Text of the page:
New NHL Re-alignment is Great for TV, Not for Every Team

Starting next season Crosby and Ovechkin will play in the same division, while the Red Wings move to the Eastern Confernece. Both of these moves should please NBC.

Starting next season Crosby and Ovechkin will play in the same division, while the Red Wings move to the Eastern Confernece. Both of these moves should please NBC.

It’s kind of ironic that on the year Major League Baseball breaks from all tradition to have balance between the American League and National League, that the NHL is flipping the exact opposite way to have unbalanced conferences after almost twenty years of balance. It was in fact in the lockout shortened 1994-95 season that the NHL last had unbalance, with two more teams in the Western Conference. Well I guess what is old is now new again. The Pacific Division remains unchanged from that season, aside from adding the Coyotes (who played in Winnipeg at the time). The Midwest now has four of the six teams it once had, losing Toronto and Detroit while adding Colorado (who played in Quebec at the time) and the expansion teams in Minnesota and Nashville. The Eastern Conference has a bit more of a change, with the Florida teams flipping from the Atlantic to the new Central (once called the Northeast). The Atlantic replaces them with expansion Columbus, as well as Pittsburgh and Carolina, who were once in the Northeast. Only have of the Central were Northeast members in 1994-95.

Let’s start with what I like about this alignment. It actually makes a lot of sense. The Pacifc and Midwest are close to perfect. Colorado fits better with rivals Dallas and Minnesota than with the Pacific teams. The Central, while horribly named considering all teams are in the Eastern Timezone and three are in states that border the ocean, has four of the Original Six. It also means that those four, plus Ottawa, will travel to Florida more than they do now, which should help with attendance a bit. Adding Columbus to the Atlantic also makes sense considering they are struggling mightily in the Central. Now Crosby and Ovechkin will come to Ohio multiple times a year, instead of just once each.

The only thing I would consider changing is Detroit. They fit best in the Midwest with rivals like Chicago, Colorado and St. Louis. Moving them back there would also balance the conferences. I think the only reason they got moved to the East is because the NHL knew they couldn’t get away with switching Columbus, but not Detroit, who have always wanted to make the move since Toronto did in the mid-1990s.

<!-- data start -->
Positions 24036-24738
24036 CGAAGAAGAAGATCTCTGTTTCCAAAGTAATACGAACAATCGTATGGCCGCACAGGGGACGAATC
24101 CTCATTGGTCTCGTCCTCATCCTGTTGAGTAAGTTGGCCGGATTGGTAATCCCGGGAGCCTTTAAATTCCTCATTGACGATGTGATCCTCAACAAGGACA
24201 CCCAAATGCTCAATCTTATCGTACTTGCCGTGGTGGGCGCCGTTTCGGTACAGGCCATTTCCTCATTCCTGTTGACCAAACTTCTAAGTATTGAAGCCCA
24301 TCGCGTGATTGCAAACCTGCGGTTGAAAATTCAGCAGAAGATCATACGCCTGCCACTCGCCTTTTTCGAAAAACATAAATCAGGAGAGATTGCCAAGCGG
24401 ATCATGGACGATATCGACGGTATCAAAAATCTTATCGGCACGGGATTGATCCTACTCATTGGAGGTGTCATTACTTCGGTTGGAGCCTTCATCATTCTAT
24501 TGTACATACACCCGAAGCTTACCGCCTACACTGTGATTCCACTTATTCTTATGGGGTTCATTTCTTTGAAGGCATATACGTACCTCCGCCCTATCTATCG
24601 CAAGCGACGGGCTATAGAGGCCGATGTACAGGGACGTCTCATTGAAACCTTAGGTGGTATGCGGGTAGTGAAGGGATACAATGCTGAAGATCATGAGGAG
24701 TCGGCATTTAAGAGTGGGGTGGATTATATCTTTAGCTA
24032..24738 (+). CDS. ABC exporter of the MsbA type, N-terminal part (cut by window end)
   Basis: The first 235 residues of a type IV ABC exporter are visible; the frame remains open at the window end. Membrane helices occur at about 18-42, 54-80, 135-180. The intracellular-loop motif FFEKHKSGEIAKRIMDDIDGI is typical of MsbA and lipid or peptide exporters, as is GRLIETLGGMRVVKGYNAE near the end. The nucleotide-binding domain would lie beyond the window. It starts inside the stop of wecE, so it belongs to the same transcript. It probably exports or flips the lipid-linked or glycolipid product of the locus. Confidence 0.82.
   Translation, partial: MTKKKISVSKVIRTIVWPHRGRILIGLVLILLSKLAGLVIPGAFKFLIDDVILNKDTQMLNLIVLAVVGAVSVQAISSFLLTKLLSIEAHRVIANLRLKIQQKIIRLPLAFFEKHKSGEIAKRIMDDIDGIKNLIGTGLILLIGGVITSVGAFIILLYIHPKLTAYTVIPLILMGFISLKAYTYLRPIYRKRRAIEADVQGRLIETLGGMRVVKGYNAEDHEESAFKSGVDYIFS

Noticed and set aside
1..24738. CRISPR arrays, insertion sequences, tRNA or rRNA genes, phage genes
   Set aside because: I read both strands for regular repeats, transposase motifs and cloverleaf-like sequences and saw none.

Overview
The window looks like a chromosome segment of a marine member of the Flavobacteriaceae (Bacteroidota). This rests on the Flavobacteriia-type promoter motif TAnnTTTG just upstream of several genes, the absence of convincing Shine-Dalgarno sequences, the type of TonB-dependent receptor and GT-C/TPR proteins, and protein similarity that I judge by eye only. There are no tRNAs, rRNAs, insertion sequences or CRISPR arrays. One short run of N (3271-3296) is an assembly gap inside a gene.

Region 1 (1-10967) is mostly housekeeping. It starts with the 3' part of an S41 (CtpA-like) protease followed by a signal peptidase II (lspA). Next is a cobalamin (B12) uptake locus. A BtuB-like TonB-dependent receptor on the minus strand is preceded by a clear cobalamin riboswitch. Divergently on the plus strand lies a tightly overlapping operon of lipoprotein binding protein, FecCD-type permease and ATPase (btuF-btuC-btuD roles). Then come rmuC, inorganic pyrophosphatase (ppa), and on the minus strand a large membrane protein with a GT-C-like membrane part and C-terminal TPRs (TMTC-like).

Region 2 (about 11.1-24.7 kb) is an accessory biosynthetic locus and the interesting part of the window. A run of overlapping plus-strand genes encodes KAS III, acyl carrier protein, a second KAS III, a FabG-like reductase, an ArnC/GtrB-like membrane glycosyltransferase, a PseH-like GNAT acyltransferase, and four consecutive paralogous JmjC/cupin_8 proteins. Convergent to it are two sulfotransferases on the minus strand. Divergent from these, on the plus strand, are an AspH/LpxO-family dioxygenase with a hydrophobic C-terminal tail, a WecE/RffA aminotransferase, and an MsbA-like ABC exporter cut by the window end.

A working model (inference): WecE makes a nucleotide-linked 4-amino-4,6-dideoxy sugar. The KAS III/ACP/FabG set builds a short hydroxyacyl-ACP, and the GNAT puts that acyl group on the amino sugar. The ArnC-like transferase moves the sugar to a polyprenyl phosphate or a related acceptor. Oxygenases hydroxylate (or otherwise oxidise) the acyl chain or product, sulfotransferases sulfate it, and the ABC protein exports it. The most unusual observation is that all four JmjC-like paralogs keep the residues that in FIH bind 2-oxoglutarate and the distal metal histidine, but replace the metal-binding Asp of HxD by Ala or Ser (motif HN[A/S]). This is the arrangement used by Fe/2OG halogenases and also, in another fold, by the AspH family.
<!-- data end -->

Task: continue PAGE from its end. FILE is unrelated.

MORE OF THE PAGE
It is also interesting how this affects television, on both sides of the border. In Canada it means the Jets will play their western Canadian rivals more often. Even divisional games in Denver could anchor CBC’s doubleheader some weeks. It also entirely gets rid of 6pm CT divisional games. All Jets divisional games should start between 7 and 8 CT now. It also means that CBC will get to show the Red Wings, a team with a fair following in Canada, more often in the early game of the HNIC doubleheader now.

And it is the Red Wings that are the most interesting team in all of this. They were, and still are, the gateway for Western-based teams to appear on national TV in America. The Kings, the defending Stanley Cup champions, are on NBC’s networks eight times this season. Three of those games are against the Red Wings (three others against Chicago, if you were wondering). Phoenix is on three times, once against Detroit. Of the Pacific Division’s 12 games on NBC’s networks this year, one-third are against Detroit. Throw Colorado in the mix and you have another. The good news for the Avalanche is their four other NBC SN games come against their new division rivals.

As for the playoffs, the chances of an all-Canadian first round series are a lot higher than under the current system. With the wildcard even a Jets vs. Oilers/Canucks/Flames series is possible in the first round. I’m glad the NHL kept the divisional format for the first and second round of the playoffs, while also keeping conferences. I also like the wildcard. It means Jets-Oilers or Bruins-Rangers are still possible.

I earlier mentioned the problem of the division names, in particular the Central. I think now is a great time to bring back the classic division names: Adams (new Central), Patrick (Atlantic), Norris (Midwest) and Smythe (Pacific). Those were uniquely hockey. Or come up with new names based on the past 50 years. They could have Gretzky (Pacific); Orr (Atlantic); Howe, or your pick of any number of Canadiens players (new Central); and Hull (Midwest, Bobby played for Chicago and Brett for St. Louis and Dallas). These names made the NHL different from the NBA and it is time for a return to them.

What’s everyone else think of the new re-alignment and potential TV ramifications? I know there are those who hate it as much as I love it.

Who Broke It… As an aside, to bring media back into this, the way this story broke was quite interesting. Elliotte Friedman was the first to break the new format on Hockey Night in Canada‘s Hotstove Saturday. When TSN did Insider Trading on Tuesday they went with the generic “this is already out there” instead of crediting Friedman.

Then there is the ESPN and TSN stories on it, which are similar, but not. ESPN’s, written by Pierre Lebrun, breaks the news of a memo sent to the NHL’s 30 teams, while crediting Friedman as breaking the story. TSN’s article, written by “TSN.ca staff” doesn’t mention Friedman or Lebrun at all. In fact at first it said the memo was “obtained by ESPN”, before later becoming “obtained by TSN”. Lebrun works for ESPN (primarily as a writer) and TSN (primarily on television). ESPN owns 20% of TSN. The TSN story should have simply credited Lebrun, a name associated with the network anyway, in my opinion.

24 thoughts on “New NHL Re-alignment is Great for TV, Not for Every Team

  1. My initial thought was that the Wings will be on TV significantly more in Ontario, between the games on RDS, Sportsnet, TSN, and CBC, so much so that I wouldn’t have to get Centre Ice…oh, who am I kidding. I’ll still get it! I like the idea of ditching the directional names. Central makes no sense. Also, Columbus losing Detroit but gaining Pittsburgh as a division rival is a wash as far as ticket sales.

  2. People that say just swap Nashville and Winnipeg don’t get that both Detroit and Columbus have wanted out of the west for years.